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Games and learning

The idea that games can be a new tool for learning is a foundation for new research fields as well as emerging industries. However the discussion about the connection between games and learning is a complex affair. Games are said to increase student motivation, provide a more authentic learning experience, teach systems thinking, facilitate collaborative problem-based learning, and contain system mechanics that can be harnessed by other sectors (i.e. gamification). In other words it is basically a complete mess. In this talk, Jonas summarizes 15 years of experiences from being a part this mess. He condenses the discussion into the core issues he has learnt about games and learning.

unnamed.jpgJonas Linderoth, Univerity of Gothenburg
Jonas Linderoth holds a PhD in pedagogy since 2004. Since 2005 he has a permanent position as a senior lecturer at the department of education at the University of Gothenburg in Sweden and became a professor in 2014. His research interests concerns different aspects of digital games. He has previously worked with questions concerning games in education, role-playing and immersion, as well as issues surrounding high consumption of online games. Currentley he is one of the editors for the Routledge volume Dark Side of Gameplay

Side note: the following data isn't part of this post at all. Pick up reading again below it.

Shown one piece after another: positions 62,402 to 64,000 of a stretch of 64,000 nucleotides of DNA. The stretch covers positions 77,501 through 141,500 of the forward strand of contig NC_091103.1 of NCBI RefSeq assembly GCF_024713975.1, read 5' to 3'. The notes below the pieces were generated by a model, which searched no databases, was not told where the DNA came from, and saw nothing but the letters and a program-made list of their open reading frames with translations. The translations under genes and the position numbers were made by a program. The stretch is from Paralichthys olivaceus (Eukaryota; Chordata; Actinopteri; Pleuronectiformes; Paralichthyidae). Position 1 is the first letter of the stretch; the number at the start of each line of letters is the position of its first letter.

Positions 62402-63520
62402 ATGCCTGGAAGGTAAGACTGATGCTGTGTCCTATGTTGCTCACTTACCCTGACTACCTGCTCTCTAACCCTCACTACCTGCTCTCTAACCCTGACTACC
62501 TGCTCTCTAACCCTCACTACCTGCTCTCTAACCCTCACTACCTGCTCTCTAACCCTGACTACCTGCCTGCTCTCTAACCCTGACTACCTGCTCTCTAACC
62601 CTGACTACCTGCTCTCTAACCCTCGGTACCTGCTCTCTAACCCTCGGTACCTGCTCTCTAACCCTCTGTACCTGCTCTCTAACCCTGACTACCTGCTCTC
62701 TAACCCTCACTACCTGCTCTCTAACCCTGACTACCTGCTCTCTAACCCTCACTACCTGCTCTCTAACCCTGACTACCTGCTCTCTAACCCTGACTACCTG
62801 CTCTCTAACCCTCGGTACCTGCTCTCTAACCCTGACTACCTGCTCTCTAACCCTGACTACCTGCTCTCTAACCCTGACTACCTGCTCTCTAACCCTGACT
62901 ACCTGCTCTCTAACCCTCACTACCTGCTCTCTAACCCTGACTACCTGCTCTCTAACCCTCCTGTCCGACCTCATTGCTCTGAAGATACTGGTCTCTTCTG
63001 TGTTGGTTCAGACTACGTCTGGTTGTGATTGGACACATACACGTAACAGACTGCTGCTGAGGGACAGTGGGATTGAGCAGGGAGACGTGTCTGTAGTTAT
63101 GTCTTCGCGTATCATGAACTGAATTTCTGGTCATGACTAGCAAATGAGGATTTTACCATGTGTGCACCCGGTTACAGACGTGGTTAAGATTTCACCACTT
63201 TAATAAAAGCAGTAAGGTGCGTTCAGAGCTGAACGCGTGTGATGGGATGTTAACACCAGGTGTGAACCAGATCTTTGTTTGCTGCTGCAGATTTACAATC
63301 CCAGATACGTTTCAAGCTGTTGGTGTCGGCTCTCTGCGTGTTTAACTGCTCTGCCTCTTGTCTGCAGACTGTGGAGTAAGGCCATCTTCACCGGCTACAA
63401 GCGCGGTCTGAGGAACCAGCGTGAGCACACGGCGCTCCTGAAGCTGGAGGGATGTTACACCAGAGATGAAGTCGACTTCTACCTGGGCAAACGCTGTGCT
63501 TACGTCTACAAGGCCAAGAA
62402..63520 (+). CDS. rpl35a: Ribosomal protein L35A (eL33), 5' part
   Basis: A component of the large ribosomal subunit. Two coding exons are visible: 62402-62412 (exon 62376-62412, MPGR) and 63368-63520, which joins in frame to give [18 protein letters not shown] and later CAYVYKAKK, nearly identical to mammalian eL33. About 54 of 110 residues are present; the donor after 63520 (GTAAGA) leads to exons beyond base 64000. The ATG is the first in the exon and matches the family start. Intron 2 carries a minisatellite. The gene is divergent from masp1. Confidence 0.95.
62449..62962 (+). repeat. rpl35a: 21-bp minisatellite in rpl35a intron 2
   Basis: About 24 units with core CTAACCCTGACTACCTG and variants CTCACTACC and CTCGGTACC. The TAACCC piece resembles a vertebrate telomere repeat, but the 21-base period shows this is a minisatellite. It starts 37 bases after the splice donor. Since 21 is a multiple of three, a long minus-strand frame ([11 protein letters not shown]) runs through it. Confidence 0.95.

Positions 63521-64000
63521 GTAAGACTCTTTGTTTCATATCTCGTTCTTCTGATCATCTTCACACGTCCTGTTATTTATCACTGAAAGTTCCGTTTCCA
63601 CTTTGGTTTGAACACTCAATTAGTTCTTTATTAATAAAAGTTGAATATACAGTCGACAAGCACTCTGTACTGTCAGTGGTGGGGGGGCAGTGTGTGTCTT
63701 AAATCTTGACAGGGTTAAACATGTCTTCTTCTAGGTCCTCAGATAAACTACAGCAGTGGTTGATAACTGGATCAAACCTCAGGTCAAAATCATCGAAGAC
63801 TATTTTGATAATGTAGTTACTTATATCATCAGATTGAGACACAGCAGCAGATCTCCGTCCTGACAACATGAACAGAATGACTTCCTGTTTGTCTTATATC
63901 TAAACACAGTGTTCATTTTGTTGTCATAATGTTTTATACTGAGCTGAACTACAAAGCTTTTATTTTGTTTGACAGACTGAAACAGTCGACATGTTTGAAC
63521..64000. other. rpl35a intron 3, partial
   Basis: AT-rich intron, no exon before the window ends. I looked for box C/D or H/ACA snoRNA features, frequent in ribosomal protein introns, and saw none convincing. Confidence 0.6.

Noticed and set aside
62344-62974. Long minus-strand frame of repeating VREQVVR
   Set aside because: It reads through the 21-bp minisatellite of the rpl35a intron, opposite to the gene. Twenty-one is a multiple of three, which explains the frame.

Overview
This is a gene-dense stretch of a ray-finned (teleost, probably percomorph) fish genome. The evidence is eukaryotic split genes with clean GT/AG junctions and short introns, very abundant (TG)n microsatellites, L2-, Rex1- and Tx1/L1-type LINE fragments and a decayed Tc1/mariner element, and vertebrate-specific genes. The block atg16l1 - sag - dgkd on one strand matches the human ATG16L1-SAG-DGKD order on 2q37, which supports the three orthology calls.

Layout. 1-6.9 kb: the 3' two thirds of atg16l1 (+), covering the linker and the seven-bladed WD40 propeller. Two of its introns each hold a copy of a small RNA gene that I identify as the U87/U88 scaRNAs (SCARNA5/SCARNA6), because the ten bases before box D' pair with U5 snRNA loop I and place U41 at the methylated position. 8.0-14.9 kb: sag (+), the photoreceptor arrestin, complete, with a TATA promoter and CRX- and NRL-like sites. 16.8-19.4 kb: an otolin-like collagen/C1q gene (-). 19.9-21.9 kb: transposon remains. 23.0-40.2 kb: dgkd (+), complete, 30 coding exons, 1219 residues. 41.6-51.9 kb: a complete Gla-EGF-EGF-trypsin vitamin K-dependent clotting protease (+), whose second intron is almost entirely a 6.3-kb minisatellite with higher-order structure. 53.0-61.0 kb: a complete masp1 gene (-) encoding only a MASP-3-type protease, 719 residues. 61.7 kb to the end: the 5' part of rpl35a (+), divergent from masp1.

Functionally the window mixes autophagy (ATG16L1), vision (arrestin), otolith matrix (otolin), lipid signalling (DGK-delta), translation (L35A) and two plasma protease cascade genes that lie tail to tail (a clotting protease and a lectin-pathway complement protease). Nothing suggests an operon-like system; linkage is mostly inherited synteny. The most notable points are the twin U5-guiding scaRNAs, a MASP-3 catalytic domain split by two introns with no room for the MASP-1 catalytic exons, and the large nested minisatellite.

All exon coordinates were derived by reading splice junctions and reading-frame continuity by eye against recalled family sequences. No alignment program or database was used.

Jonas Linderoth is most known for his work about game perception from an ecological perspective, where he argues that games have very specific conditions for learning. How and what you learn from a game are deeply embedded in the specific game design of a certain game. Jonas claims that when the development of persistent avatars are based on time investment instead of skill the player can progress in the game under the "illusion of learning".